Organismal Function Enhancement through Biomaterial Intervention

Nanomaterials (Basel). 2024 Feb 18;14(4):377. doi: 10.3390/nano14040377.


Living organisms in nature, such as magnetotactic bacteria and eggs, generate various organic-inorganic hybrid materials, providing unique functionalities. Inspired by such natural hybrid materials, researchers can reasonably integrate biomaterials with living organisms either internally or externally to enhance their inherent capabilities and generate new functionalities. Currently, the approaches to enhancing organismal function through biomaterial intervention have undergone rapid development, progressing from the cellular level to the subcellular or multicellular level. In this review, we will concentrate on three key strategies related to biomaterial-guided bioenhancement, including biointerface engineering, artificial organelles, and 3D multicellular immune niches. For biointerface engineering, excess of amino acid residues on the surfaces of cells or viruses enables the assembly of materials to form versatile artificial shells, facilitating vaccine engineering and biological camouflage. Artificial organelles refer to artificial subcellular reactors made of biomaterials that persist in the cytoplasm, which imparts cells with on-demand regulatory ability. Moreover, macroscale biomaterials with spatiotemporal regulation characters enable the local recruitment and aggregation of cells, denoting multicellular niche to enhance crosstalk between cells and antigens. Collectively, harnessing the programmable chemical and biological attributes of biomaterials for organismal function enhancement shows significant potential in forthcoming biomedical applications.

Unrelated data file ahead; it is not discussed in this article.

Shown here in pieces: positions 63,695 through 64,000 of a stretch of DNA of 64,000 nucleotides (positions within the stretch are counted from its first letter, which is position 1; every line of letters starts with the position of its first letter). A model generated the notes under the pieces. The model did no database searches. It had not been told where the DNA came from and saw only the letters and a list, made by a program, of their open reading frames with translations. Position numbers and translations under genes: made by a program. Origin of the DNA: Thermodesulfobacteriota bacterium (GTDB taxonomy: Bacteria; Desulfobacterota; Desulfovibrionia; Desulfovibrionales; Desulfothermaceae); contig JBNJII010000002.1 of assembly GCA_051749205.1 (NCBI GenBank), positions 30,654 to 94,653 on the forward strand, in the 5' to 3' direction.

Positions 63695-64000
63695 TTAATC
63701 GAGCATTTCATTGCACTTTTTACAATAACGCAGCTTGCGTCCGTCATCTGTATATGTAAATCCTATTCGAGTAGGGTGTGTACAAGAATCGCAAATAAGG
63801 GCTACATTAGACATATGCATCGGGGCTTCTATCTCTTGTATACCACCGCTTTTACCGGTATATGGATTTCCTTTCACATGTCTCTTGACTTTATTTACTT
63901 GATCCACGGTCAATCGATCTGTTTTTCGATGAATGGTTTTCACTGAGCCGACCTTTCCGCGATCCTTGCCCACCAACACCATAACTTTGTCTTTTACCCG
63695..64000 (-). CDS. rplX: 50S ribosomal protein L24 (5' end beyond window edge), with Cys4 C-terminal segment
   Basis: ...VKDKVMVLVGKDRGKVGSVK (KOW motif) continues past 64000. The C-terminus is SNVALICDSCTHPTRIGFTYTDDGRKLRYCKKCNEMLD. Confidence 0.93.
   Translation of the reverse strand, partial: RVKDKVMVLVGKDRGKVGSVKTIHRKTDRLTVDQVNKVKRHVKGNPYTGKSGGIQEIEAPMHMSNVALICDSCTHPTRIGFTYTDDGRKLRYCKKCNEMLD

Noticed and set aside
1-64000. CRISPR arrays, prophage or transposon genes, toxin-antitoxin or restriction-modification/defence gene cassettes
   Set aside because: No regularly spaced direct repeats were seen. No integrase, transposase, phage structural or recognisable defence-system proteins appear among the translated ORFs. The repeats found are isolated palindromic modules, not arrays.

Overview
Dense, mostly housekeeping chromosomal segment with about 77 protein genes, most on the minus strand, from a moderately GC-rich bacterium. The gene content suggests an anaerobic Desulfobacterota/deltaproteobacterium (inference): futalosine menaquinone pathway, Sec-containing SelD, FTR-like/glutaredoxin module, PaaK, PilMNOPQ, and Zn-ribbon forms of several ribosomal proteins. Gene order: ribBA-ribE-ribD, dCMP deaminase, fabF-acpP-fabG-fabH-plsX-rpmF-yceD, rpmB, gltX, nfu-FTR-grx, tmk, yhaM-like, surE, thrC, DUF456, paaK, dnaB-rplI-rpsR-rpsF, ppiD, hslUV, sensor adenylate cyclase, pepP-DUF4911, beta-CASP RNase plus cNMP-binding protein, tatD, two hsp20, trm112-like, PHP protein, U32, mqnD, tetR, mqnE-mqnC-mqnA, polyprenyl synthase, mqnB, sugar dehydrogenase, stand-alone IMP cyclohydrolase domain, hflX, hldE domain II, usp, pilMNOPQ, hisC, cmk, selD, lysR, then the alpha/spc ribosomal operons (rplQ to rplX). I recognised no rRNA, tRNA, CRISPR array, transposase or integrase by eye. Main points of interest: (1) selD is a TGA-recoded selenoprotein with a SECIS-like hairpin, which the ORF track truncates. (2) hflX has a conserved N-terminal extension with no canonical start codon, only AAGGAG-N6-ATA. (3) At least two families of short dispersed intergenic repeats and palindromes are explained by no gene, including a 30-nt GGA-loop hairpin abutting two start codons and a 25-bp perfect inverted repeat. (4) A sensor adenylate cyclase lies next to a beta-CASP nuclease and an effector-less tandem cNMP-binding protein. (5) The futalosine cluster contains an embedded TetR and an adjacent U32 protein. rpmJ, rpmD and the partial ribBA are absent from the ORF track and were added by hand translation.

Keywords: 3D multicellular immune niches; artificial organelles; biointerface engineering; function enhancement; living organisms.

Publication types

  • Review